Let’s Stick Together – Why Bands Should Never Banish Their Boneheads

February 2013 is the big one. It’s the comeback of the century. It’s the return of the king. It’s the second coming of Bonehead, back with a new album in Parlour Flames. At this point, some of our younger readers may be wondering who or what a ‘Bonehead’ is. It has the ring of a nasty scalp condition, the Elephant Man’s secondary-school nickname, or a particularly vile euphemism for an erection. It’s none of these. Paul ‘Bonehead’ Arthurs was the Oasis rhythm guitarist from 1991 to 1999. Pattern-bald in his twenties, his index finger permanently locked into an artless barre-chord, he was the epitome of the rock ‘n’ roll drone bee, writing no songs, stirring no loins. I’m not really selling him to you, am I?


That’s Bonehead on the left if you didn’t know

The point is, Bonehead was more important than anybody realised. Every truly great band has one. He’s the beating heart. The Manc-next-door. The musician who would be laughed out of any session gig for not being able to play in 6/8 time, but whose presence makes the band feel real and romantic, epitomising the critical difference between a lineup of friends who’d take a bullet for each other, and some cut-and-shut X Factor abomination, spliced at Boot Camp, with the stitches still visible. When you see the black-and-white Pennie Smith shot of the four young punks, backs to the brick wall, howling at some in-joke, you’re seeing a gang before you see a band. It’s them against the world. Similarly, when you hear, say, Guns N’ Roses’ ‘Appetite For Destruction’, you’re hearing collusion and chemistry (both kinds).

Sadly, most bands shed their Boneheads, generally after their debut album, typically to be replaced by some technically impeccable session wizard, who plays, laughs and shits to order. Within five years of ‘Definitely Maybe’, Oasis had lost three of them – which to paraphrase Oscar Wilde, might be seen as carelessness – when you factor in founding bassist Paul ‘Guigsy’ McGuigan and drummer Tony McCarroll.

People don’t care about dotted minims and sticking to the click-track. They care about four friends from a former mill town, sitting in the gutter eating cheesy chips and looking at the stars

Now, you don’t need to be a musicologist to appreciate that Gem Archer, Andy Bell and (in that period) Alan White were superior players. A shaven monkey could have done Bonehead’s job (and indeed some unkind observers might have suggested that a shaven monkey was doing it). Likewise, Matt Sorum has better ‘chops’ than Steven Adler (best mates with Slash at high-school, but booted from GN’R in 1990). Javier Weyler is tighter than the late Stuart Cable (ejected from the Stereophonics in 2003, despite growing up on the same street as Kelly Jones). Whoever replaced Bill Ward in this summer’s half-arsed Black Sabbath reunion was presumably a paradiddle monster.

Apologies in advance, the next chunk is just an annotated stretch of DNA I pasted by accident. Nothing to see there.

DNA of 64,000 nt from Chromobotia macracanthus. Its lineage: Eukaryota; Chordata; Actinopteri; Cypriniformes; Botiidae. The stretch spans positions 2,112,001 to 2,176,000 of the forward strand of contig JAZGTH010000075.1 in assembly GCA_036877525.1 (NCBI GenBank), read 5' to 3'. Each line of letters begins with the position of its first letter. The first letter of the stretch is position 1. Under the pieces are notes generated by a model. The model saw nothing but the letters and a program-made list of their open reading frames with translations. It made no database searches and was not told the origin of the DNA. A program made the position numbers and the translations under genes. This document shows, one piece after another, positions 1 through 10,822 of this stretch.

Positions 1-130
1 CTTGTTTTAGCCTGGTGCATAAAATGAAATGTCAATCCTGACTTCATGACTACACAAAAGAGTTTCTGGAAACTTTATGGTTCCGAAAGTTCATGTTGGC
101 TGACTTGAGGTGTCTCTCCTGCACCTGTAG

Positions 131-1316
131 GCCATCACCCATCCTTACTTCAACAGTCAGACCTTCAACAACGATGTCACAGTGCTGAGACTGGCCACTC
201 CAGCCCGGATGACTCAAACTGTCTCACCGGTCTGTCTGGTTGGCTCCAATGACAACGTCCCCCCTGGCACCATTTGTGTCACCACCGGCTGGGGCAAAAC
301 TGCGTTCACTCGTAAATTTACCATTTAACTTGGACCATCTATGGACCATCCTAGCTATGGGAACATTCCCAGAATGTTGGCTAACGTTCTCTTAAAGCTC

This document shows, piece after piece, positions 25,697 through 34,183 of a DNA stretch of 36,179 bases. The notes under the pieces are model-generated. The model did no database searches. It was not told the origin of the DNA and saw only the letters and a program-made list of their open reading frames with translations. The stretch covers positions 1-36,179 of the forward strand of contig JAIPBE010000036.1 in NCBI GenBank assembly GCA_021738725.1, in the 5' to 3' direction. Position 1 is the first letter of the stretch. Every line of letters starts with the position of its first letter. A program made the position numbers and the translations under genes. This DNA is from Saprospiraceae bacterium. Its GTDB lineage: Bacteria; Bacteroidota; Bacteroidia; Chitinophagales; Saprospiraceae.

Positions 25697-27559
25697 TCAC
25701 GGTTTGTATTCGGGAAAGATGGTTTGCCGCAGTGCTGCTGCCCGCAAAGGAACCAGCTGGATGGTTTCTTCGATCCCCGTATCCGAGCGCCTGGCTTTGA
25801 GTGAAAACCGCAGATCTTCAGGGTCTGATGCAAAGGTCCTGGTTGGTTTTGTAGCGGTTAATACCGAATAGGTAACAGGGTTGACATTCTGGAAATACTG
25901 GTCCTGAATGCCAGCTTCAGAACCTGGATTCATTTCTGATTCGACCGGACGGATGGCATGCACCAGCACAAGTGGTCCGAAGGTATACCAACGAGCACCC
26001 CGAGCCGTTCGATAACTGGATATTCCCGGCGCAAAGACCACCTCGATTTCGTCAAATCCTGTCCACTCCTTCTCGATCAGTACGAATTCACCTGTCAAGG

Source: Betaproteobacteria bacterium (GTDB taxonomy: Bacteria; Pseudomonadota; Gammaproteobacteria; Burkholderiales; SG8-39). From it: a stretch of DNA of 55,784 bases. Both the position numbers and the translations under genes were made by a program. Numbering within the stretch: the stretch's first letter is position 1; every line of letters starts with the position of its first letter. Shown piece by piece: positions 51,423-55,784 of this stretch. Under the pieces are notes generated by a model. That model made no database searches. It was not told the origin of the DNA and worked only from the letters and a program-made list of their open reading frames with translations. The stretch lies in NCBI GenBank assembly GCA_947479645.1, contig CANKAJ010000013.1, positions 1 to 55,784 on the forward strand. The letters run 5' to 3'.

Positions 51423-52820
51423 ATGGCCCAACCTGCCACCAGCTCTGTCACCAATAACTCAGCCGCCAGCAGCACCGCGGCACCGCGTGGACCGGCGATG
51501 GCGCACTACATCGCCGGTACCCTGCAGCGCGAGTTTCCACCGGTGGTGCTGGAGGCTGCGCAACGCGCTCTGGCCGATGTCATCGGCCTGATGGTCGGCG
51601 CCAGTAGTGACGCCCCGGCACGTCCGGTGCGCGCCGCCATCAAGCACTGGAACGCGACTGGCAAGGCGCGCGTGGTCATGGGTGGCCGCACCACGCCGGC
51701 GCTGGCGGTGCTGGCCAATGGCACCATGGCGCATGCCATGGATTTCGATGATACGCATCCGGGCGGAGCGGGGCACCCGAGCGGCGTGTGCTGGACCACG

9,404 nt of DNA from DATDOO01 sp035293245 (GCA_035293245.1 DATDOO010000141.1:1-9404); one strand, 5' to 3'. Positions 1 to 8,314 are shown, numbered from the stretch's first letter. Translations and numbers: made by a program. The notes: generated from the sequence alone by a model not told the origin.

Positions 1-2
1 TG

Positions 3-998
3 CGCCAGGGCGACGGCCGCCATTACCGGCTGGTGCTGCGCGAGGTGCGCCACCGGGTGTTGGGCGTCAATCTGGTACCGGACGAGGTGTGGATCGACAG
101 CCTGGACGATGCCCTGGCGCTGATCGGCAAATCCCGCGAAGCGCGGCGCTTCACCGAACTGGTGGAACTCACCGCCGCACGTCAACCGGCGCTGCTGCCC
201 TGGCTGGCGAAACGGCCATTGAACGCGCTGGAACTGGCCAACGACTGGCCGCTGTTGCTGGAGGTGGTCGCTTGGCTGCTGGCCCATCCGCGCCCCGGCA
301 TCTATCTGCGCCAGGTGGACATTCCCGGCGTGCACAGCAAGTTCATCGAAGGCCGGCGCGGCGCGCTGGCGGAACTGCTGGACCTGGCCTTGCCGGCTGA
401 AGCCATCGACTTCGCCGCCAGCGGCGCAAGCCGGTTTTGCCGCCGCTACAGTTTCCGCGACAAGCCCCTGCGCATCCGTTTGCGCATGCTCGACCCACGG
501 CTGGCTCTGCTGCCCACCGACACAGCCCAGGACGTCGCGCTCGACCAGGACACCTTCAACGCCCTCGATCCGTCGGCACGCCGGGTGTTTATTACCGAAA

No one can replace Bill Ward

But as we saw from the forum reaction to that last example, nobody gives a toss about that stuff. People don’t care about dotted minims and sticking to the click-track. They care about four friends from a former mill town, sitting in the gutter eating cheesy chips and looking at the stars, linking arms and marching on London with a fistful of tunes drawn from their school days, scraps and underage fags. As Andy Nicholson – the epitome of pre-Chung Sheffield authenticity, but out of Arctic Monkeys on his arse by 2006 – put it: “We don’t look like superstars. I think people look at us and think, ‘They’re just normal people making good music. I’m sure I could do it’.”

The Boneheads might seem like ballast, but don’t be fooled. They’re a vital strand of any band’s DNA, defusing arguments on the tourbus, challenging the new jazz-polka direction, mocking the frontman when he starts wearing a diamanté cape. They’re the cogs of the lineup, and without them, the wheels duly fall off. When a band ditches its supposedly least-important member, it’s like losing a secondary appendage in a bear-trap; they might stagger on for a while, but eventually they’ll bleed to death. Oasis felt like a two-headed solo project post-1999. GN’R recorded ever-bigger albums, but meant increasingly less. For me, the Monkeys never had quite the same twinkle in their eye after ‘Whatever People Say I Am’.


By contrast, Led Zeppelin totally understood this, rightly calling time after the death of John Bonham (never ‘just the drummer’). In retrospect, Slash did too, citing the exit of Adler and, later, Izzy Stradlin, as killer blows in his autobiography: “[They] were such an integral part of the band’s sound and personality… without them, the band no longer had its original chemistry”.

A lifetime’s wry observation of rock ‘n’ roll has taught me a few things. Don’t let the dogs out. Don’t fight the law (the law will win). If you like it, then you should probably put a ring on it. Most of all, as Morrissey once put it – albeit slightly hypocritically – hold onto your friends.